The Goddess Within Retreats are true self-care and self-love - celebrating the full spectrum of what it means to be a woman today, they promote wellness and taking back the power of responsibility for your body, when you take the first step.
I can't wait to share these empowering and beautiful practices and Atua Wāhine with you - so if you hear the karanga, please book in or join our mailing list to hear about the next Goddess Within Retreat.
Aroha Nui x
Kuputaka - Glossary
Āhuatanga - aspect, likeness, characteristic, trait
Aroha - love, compassion, caring, benevolent, empathy
Atua - Gods and goddesses, deity, primal energy source.
Wāhine Atua-  feminine aspect of the divine, or primal energy source.
Hine-Ahu-One - Name for the first human being - her name means- woman formed from clay/ earth / sand
Kai - food, eat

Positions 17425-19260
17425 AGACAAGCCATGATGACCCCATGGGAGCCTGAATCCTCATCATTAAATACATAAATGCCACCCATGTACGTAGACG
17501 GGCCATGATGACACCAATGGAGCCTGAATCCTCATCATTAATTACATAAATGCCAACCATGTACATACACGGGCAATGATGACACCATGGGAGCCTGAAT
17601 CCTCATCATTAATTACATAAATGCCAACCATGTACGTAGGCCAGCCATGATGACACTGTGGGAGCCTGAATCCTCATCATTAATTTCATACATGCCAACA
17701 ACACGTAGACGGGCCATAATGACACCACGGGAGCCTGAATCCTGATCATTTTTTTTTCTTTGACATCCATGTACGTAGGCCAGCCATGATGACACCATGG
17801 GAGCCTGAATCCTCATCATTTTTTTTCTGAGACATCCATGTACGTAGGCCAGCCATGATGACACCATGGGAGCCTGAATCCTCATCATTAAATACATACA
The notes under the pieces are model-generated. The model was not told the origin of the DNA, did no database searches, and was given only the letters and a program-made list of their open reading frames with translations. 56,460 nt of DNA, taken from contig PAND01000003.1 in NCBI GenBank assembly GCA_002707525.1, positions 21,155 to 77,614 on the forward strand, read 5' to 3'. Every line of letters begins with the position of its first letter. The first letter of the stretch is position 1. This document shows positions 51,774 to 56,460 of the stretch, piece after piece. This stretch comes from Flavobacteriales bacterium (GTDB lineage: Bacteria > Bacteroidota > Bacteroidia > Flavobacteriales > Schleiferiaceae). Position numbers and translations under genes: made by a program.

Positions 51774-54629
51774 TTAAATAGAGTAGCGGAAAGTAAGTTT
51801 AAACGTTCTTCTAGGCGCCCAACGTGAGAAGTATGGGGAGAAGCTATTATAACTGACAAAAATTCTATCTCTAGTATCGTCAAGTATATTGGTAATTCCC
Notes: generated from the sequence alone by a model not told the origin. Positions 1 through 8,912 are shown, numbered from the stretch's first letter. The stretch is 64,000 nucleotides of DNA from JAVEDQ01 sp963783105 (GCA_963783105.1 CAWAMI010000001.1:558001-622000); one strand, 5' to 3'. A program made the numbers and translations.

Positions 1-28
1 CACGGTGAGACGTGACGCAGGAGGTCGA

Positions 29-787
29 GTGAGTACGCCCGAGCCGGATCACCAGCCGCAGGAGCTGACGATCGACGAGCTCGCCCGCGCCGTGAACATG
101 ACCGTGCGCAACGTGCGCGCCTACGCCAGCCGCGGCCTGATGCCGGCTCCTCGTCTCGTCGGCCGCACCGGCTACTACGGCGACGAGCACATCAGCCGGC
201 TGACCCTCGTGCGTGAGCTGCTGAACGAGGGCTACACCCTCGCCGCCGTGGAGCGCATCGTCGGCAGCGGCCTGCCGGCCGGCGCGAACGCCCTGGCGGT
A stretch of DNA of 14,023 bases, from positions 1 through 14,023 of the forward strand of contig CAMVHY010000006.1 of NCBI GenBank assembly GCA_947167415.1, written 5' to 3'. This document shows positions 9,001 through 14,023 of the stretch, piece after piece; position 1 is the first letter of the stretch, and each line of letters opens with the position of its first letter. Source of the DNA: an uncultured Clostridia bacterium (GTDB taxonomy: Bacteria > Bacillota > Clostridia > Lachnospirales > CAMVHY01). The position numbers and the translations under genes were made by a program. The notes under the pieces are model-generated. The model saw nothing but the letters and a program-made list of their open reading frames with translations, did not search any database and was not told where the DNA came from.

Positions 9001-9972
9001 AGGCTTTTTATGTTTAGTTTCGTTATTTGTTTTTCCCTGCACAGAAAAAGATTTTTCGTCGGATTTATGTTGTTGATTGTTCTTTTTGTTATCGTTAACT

Karanga - call, shout. Karanga used ritually represents the first voice, the voice of the female, in ritual it calls to both the living and the wairua, to bring them together.
Kaupapa - agenda, theme, plan
Kupu - word
Māori - means natural, became the name for an indigenous New Zealander after contact with Europeans
Mirimiri - means to rub or agitate and is a traditional form of healing like massage
Maunga - mountain
Nui - big, large, plentiful , important
Papatūānuku - Earth Mother , an Atua Wāhine
Rākau - stick or tree
Rongoā - medicine
Sanskrit - ancient sacred language of India
Te Reo - the language - referring to the māori language
Tino ātaahua - tino - very, ātaahua- beautiful
Tohu - sign or symbol, mark, emblem, token, proof, direction, landmark, signature as a noun as a verb- to point, show, indicate, instruct, advise
Wāhine - women - plural
Wahine -  woman singular
Waiata - song, sing
Wairua - spirit, that which is undying; can also mean the special essence or feeling
Whakapapa - genealogy, lineage, descent as a noun, as a verb it means to place in layers, lay upon one another or to recite in proper order